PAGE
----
The report said it should have been quite clear to everyone at the scene, the night of Leach's DUI, that the former Police Chief was under the influence of alcohol and that officers should have arrested Leach on the spot rather than let one of his police lieutenants drive him home instead. Newly-released video footage from the Riverside Police Department in California shows former Police Chief Russ Leach being pulled over just before 3.a.m. on February 8. Riverside Police Officers approached Leach's car-and the driver, Leach, immediately flashed a police badge. Moments later, officers found that the man behind the wheel was their own boss.
"How are you doing sir?" asked the Riverside Police Officer at Leach's window. "Fine, I've got a flat tire," said Leach. "Something's wrong with the car." "Do you need some help getting home?" asked the police officer.
Apparently, the former Riverside Police Chief had already been in a car accident three miles away and before being stopped by officers. By the time he was stopped for suspicion of DUI, there was heavy damage to Leach's vehicle. Even though police officers could smell alcohol, no field sobriety tests, PAS or breath tests were given in investigating Driving Under the Influence (DUI).
"OK [says the police officer], you can't drive. You've got no tires, so do you want to call a friend or someone to get you?" asked the Riverside policeman. According to the CHP report, that's when Leach called Riverside Assistant Police Chief John de la Rosa, who then got on the phone with the sergeant on scene, Frank Orta, asking him, "If it wasn't the [Police] Chief and it was anybody else, what would you do?"
Orta replied, "I would arrest him and store [impound] the vehicle." But none of that happened: Riverside, California, police officers took a different approach with their boss, despite obvious DUI. "BOTH tires are gone or just one?" asked Chief Leach, who was still in his car while talking to the police officer. "I think it's totaled, sir," said the Riverside police officer. Still appearing to believe his car was drivable, despite officer statement to the opposite, Chief Leach got out of his vehicle to survey the damage himself.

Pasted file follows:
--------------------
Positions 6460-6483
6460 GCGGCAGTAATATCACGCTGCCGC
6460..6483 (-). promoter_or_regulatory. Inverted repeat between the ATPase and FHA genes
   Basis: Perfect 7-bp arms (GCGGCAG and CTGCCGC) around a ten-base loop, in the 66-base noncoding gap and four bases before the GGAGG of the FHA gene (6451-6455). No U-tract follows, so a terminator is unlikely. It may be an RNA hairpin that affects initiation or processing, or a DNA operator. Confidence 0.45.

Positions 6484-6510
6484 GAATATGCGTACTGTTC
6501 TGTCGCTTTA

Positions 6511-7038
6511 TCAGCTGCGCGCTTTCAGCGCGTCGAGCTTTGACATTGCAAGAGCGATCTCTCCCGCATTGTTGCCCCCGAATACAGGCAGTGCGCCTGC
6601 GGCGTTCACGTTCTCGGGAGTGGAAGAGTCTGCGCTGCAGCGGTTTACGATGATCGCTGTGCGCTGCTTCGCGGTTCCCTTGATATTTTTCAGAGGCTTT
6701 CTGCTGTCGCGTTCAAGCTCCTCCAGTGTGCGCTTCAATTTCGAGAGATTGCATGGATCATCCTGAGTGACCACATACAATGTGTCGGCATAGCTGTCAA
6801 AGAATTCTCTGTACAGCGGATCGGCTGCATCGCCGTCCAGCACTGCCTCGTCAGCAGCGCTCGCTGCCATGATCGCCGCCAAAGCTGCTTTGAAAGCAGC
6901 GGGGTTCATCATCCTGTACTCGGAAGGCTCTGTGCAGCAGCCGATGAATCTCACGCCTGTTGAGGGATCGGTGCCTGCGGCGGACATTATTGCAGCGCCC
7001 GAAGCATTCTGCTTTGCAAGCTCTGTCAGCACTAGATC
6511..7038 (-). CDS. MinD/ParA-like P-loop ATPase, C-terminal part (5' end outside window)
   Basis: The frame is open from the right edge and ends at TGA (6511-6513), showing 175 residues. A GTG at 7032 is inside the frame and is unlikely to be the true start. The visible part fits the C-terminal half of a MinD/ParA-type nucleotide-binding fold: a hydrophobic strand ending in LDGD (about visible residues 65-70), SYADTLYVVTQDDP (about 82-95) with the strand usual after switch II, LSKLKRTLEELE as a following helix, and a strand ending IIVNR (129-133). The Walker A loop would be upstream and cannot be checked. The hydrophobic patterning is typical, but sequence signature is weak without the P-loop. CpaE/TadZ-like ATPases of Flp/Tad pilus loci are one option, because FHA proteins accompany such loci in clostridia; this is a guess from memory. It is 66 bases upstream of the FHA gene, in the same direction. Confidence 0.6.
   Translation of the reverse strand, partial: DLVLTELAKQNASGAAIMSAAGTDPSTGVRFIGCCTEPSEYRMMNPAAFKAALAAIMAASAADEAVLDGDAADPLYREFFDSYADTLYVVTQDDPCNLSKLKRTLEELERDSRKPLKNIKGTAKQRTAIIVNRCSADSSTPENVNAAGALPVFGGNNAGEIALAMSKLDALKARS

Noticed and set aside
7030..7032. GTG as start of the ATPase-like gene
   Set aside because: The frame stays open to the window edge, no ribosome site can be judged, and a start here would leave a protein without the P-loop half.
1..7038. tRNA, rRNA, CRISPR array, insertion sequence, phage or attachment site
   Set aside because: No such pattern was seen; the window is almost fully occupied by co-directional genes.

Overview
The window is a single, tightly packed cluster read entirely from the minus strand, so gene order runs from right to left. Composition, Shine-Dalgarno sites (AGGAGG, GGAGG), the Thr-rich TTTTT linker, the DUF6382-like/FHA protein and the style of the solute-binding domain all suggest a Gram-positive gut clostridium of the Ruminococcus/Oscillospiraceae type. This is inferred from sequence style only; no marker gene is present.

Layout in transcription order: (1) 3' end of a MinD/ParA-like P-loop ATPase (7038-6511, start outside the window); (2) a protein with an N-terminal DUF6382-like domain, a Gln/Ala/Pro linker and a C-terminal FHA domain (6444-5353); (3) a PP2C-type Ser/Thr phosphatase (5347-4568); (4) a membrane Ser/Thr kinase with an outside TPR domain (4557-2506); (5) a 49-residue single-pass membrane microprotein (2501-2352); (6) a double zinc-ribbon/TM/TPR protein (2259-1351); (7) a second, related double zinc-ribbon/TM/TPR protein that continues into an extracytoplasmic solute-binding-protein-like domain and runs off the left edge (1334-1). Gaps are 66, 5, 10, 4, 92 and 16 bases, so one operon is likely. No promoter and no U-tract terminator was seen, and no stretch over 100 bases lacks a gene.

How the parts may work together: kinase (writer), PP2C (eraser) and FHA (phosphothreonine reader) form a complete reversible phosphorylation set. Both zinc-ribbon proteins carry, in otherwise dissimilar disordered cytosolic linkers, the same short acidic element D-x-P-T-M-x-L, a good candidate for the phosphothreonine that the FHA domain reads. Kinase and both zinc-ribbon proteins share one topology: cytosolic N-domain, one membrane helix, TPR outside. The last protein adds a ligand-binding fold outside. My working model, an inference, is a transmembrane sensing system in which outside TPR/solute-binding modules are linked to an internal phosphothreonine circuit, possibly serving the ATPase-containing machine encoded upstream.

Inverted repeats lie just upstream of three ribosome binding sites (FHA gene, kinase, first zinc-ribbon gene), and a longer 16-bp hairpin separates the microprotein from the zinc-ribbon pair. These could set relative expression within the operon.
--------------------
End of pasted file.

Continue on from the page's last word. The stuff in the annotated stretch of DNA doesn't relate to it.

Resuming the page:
A CHP report says Leach appeared unsteady on his feet, swaying from side to side. Ultimately, the decision was made by officers to to tow the car, and drive the Police Chief personally to his home-because that time is also how California tax dollars should be utilized. Orta wrote the police report, saying Chief Leach had made an unsafe turn and was on the wrong side of the road during the wreck. Just a few essentials were missing from that report: nowhere was Leach cited for hit and run, or DUI at all.
Despite these omissions, Orta appeared to have misgivings about how things would be handled from that point on, saying, "I am going to make a copy of this [police] report because I don't trust what's going to happen here." Even Deputy Chief Pete Esquivel, who eventually signed off on the police report said, "I don't want to sign this thing. I'm not comfortable with it."
Chief Leach later retired, pleading guilty to Driving Under the Influence. His DUI case closed and the spotlight then turned toward the Riverside Police Department. Four months later, independent investigator Grover Trask has decided there was, "no evidence of a cover-up, only tragically deficient decisions by police management." The Riverside city manager said in the statement that there will be disciplinary action and there will be changes made to the policy manual to give police officers a better idea of how to handle situations like the one with the former Police Chief.
What, exactly, does a Police manual have to do with anything? This was a straight DUI case that was provided preferential treatment because it involved a police officer-or Chief-rather than a regular citizen.